What does this mean for dispute resolution practitioners and lawyers?
Regardless of our chosen fields of practice, we need to be objective and recommend the most appropriate course of action for the dispute in front of us or maybe even still ask the parties to design a process which meets their needs. Imagine resolving a building and construction dispute through creative singing!
While going to Court should never be the first course of action, it is certainly the appropriate course in some cases. As Justice Winkelman (as she was then in her speech to the AMINZ Conference in 2011) said mediation is no substitute for civil justice and nowhere is that more true than in situations where there is a risk of harm being done or a power imbalance exists which cannot be addressed by the dispute resolution provider.11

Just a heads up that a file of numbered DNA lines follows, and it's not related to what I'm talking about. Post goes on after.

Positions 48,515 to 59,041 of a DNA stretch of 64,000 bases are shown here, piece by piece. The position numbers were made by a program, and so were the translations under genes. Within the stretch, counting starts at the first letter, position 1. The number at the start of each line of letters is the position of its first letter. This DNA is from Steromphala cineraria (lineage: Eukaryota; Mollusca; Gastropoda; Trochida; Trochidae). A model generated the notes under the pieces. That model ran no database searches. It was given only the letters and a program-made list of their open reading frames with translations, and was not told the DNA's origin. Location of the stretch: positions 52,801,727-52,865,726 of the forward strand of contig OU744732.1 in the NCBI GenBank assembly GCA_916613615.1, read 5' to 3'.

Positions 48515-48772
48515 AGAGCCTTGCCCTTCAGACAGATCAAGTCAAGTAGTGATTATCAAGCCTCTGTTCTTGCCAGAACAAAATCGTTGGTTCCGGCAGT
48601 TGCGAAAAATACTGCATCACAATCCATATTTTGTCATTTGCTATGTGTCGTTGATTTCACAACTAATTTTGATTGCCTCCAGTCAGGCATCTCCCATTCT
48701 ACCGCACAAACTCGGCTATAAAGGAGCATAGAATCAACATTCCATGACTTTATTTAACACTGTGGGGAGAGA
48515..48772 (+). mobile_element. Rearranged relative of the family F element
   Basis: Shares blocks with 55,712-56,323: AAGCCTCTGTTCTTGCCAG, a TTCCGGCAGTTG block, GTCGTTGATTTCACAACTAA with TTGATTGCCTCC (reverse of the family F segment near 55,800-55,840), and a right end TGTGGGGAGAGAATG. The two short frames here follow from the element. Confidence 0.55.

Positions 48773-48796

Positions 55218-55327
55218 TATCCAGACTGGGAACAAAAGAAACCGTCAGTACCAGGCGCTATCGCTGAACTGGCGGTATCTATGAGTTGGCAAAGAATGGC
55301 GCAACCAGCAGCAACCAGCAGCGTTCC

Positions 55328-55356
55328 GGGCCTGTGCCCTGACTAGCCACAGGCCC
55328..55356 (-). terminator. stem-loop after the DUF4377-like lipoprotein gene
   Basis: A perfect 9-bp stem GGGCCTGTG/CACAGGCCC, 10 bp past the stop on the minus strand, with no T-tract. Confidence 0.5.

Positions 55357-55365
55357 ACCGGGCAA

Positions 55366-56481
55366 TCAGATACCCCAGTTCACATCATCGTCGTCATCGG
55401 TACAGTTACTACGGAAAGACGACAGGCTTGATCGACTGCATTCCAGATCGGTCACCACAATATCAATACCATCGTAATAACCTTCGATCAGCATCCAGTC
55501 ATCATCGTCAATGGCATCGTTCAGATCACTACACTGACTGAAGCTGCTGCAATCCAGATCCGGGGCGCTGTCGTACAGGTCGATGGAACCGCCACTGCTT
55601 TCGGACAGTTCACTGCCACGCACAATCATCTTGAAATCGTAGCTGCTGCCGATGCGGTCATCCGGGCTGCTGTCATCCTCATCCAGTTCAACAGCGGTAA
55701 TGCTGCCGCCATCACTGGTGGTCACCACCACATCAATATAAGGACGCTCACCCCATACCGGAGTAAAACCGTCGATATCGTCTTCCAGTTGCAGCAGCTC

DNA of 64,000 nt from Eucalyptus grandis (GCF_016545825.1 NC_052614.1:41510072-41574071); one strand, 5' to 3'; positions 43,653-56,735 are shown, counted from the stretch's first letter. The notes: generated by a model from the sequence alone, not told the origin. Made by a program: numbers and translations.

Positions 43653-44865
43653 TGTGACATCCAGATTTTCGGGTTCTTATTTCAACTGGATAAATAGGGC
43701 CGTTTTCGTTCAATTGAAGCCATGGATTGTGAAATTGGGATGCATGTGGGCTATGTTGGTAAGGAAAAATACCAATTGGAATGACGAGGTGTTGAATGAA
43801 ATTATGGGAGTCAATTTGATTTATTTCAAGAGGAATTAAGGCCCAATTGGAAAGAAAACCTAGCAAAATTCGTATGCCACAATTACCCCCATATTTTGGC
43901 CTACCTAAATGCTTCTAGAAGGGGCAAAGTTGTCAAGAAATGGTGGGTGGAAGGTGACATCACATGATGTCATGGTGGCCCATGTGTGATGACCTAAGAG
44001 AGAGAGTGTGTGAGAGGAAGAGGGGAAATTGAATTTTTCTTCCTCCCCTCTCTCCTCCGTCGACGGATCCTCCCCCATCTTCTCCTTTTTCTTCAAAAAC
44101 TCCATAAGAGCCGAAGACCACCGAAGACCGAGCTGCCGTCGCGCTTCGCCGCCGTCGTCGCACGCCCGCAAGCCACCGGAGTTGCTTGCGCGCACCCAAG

Take Family Dispute Resolution as an example. Often there are very serious underlying issues which may be at least in part causative of the family breakdown. Often there are concerns about one parties behaviour whether that be about the use of pornography or some other behaviour such as addiction to alcohol or drugs that is part of the situation faced by the parties. Whenever these types of issues are raised by any party who has been referred to or who wants to attend mediation, the mediator must not be afraid to find out more and in doing so uncover the possibility that mediation is not a suitable option. In doing so the parties may make decisions themselves to engage in counselling, therapy or addiction counselling which although not the first intended process has the effect of resolving issues for the family.
And the meaning of the story is…..